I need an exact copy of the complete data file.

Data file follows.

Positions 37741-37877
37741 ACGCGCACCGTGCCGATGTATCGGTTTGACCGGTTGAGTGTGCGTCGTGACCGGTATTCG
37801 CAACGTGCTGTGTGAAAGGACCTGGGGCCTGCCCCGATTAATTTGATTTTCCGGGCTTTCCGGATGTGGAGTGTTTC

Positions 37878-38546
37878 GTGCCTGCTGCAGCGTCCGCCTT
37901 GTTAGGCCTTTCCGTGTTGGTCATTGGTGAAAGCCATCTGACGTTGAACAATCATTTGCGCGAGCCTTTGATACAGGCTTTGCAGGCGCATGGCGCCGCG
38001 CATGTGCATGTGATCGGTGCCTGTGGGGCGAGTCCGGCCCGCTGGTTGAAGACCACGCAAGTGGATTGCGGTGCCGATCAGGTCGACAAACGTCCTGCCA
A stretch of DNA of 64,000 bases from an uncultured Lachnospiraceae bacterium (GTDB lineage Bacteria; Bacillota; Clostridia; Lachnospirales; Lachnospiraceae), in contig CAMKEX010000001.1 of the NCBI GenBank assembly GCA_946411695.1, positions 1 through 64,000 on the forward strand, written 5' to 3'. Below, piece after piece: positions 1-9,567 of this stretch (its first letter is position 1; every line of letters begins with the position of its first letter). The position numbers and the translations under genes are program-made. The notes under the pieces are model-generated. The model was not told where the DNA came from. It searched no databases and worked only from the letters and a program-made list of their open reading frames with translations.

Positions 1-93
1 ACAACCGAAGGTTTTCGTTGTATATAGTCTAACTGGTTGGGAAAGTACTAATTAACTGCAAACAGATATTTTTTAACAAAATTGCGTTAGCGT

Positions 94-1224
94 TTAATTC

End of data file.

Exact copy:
Positions 37741-37877
37741 ACGCGCACCGTGCCGATGTATCGGTTTGACCGGTTGAGTGTGCGTCGTGACCGGTATTCG
37801 CAACGTGCTGTGTGAAAGGACCTGGGGCCTGCCCCGATTAATTTGATTTTCCGGGCTTTCCGGATGTGGAGTGTTTC

Positions 37878-38546
37878 GTGCCTGCTGCAGCGTCCGCCTT
37901 GTTAGGCCTTTCCGTGTTGGTCATTGGTGAAAGCCATCTGACGTTGAACAATCATTTGCGCGAGCCTTTGATACAGGCTTTGCAGGCGCATGGCGCCGCG
38001 CATGTGCATGTGATCGGTGCCTGTGGGGCGAGTCCGGCCCGCTGGTTGAAGACCACGCAAGTGGATTGCGGTGCCGATCAGGTCGACAAACGTCCTGCCA
A stretch of DNA of 64,000 bases from an uncultured Lachnospiraceae bacterium (GTDB lineage Bacteria; Bacillota; Clostridia; Lachnospirales; Lachnospiraceae), in contig CAMKEX010000001.1 of the NCBI GenBank assembly GCA_946411695.1, positions 1 through 64,000 on the forward strand, written 5' to 3'. Below, piece after piece: positions 1-9,567 of this stretch (its first letter is position 1; every line of letters begins with the position of its first letter). The position numbers and the translations under genes are program-made. The notes under the pieces are model-generated. The model was not told where the DNA came from. It searched no databases and worked only from the letters and a program-made list of their open reading frames with translations.

Positions 1-93
1 ACAACCGAAGGTTTTCGTTGTATATAGTCTAACTGGTTGGGAAAGTACTAATTAACTGCAAACAGATATTTTTTAACAAAATTGCGTTAGCGT

Positions 94-1224
94 TTAATTC